Oil and gas companies own and manage major pieces of critical infrastructure that are vital not only to company operations but also to the nation’s economic and military well-being. Upstream, midstream, and downstream operations are valuable targets for cyber threats from adversaries with a variety of motives—from personal profit to industrial espionage to economic disruption. Due to the critical nature of these facilities, oil and gas companies also face stringent cybersecurity regulations.
Clearly, the cyber risks facing the oil and gas industry are significant. An attack on the supervisory control and data acquisition (SCADA) system that operates an offshore rig, oil well, pipeline, or refinery—or Internet-of-Things (IoT) devices that provide monitoring data to such systems—can have devastating consequences. These could include expensive damage to facilities, lengthy supply disruptions, and even injury and loss of life for employees, bystanders, and nearby residents. And attacks on corporate infrastructure could compromise intellectual property such as exploration data surveys, as well as pose data security risks for business and personnel information.
For more than a decade, Fortinet has provided comprehensive security solutions for the oil and gas industry and its infrastructure—from land-based and offshore drilling sites, to refineries and pipelines, to the corner gas station. The Fortinet Security Fabric enables end-to-end security integration across the entire infrastructure.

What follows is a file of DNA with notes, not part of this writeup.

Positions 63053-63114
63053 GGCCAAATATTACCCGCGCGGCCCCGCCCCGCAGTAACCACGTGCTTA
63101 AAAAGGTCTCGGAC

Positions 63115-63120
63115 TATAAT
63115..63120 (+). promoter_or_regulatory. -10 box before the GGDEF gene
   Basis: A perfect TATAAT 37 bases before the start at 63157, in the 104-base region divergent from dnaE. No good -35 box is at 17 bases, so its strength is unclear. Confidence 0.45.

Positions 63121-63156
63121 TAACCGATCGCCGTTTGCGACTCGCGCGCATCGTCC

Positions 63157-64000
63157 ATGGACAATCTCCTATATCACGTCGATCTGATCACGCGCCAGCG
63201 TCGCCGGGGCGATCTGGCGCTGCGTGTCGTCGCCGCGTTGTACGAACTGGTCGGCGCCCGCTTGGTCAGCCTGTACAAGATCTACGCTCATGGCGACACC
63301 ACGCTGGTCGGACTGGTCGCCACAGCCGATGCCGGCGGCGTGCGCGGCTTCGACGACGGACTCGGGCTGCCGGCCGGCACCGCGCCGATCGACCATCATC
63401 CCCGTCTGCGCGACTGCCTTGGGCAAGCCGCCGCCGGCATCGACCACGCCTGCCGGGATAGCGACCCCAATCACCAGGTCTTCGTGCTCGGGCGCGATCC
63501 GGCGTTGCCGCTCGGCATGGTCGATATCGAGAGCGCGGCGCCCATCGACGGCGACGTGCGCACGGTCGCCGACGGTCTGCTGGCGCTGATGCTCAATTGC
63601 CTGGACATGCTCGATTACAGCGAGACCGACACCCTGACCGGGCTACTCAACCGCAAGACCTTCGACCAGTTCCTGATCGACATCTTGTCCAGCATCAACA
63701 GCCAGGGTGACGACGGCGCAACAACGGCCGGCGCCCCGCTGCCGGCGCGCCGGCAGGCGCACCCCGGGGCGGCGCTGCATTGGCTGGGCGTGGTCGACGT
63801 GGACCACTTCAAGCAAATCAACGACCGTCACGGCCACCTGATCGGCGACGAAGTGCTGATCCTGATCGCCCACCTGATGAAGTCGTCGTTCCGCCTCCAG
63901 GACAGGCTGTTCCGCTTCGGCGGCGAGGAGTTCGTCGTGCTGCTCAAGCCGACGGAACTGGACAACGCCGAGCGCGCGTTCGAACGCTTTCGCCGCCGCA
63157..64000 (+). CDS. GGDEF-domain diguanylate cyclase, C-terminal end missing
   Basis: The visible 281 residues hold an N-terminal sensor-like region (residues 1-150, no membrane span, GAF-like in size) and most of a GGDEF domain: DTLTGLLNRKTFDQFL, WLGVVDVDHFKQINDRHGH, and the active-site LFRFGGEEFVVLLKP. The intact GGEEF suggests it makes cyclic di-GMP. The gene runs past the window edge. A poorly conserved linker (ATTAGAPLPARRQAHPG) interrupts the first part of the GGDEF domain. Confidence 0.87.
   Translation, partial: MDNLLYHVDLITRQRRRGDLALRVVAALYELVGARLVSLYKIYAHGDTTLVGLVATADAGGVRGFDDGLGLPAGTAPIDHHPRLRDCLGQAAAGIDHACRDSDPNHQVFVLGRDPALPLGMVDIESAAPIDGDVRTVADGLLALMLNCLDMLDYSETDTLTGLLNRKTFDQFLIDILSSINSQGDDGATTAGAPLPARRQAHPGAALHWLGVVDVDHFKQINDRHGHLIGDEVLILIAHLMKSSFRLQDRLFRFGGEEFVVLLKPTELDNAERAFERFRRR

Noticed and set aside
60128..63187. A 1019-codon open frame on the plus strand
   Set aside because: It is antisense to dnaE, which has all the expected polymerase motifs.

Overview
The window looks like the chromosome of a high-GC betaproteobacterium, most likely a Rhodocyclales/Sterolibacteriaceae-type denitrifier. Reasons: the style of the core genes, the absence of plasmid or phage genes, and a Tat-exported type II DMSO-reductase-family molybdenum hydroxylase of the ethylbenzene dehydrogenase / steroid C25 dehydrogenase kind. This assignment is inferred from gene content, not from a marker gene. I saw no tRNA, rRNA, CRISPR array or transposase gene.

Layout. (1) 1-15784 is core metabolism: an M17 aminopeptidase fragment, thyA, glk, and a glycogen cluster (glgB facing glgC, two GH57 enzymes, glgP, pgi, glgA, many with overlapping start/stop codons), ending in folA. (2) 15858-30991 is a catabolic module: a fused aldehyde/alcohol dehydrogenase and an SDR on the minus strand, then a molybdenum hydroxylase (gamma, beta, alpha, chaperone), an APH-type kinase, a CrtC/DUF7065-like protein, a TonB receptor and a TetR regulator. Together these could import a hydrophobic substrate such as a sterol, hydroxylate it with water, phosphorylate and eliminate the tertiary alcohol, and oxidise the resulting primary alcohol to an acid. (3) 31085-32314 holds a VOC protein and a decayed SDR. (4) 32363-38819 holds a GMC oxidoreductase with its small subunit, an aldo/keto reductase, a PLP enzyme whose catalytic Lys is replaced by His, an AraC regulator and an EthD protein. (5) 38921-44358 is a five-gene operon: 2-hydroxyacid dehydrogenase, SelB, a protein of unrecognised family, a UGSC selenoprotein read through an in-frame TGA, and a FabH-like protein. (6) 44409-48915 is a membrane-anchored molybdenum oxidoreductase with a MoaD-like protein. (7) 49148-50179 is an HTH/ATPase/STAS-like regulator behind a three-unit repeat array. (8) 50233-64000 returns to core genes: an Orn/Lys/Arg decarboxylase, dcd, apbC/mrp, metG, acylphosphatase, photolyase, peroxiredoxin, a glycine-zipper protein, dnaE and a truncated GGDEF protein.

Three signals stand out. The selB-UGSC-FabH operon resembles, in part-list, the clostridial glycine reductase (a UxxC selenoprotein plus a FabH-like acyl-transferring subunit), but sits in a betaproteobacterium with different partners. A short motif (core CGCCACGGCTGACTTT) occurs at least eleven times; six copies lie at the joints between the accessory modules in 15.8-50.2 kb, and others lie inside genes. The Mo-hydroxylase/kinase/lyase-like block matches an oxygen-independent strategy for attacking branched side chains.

Key Oil and Gas Cybersecurity Challenges
Cost efficiency is a top priority in the oil and gas industry, as the market is subject to wild fluctuations in price. This volatility means that a company can easily go from significant profitability to an operating loss in a matter of days.
In this environment, replacing expensive, older equipment due to security vulnerabilities is sometimes out of the question, necessitating security workarounds that must be designed in such a way as to not impede operations. Many companies have multiple pieces of infrastructure with these kinds of vulnerabilities, stretching finite cybersecurity resources.
The cybersecurity skills shortage means that hiring additional team members to address these issues is costly, and it may be impossible to find some specific skills in the labor market at any price. Regardless, adding more staff does not address the core problem that manual security processes are inadequate to deal with threats that move at machine speed.
Visibility Across IT and OT Systems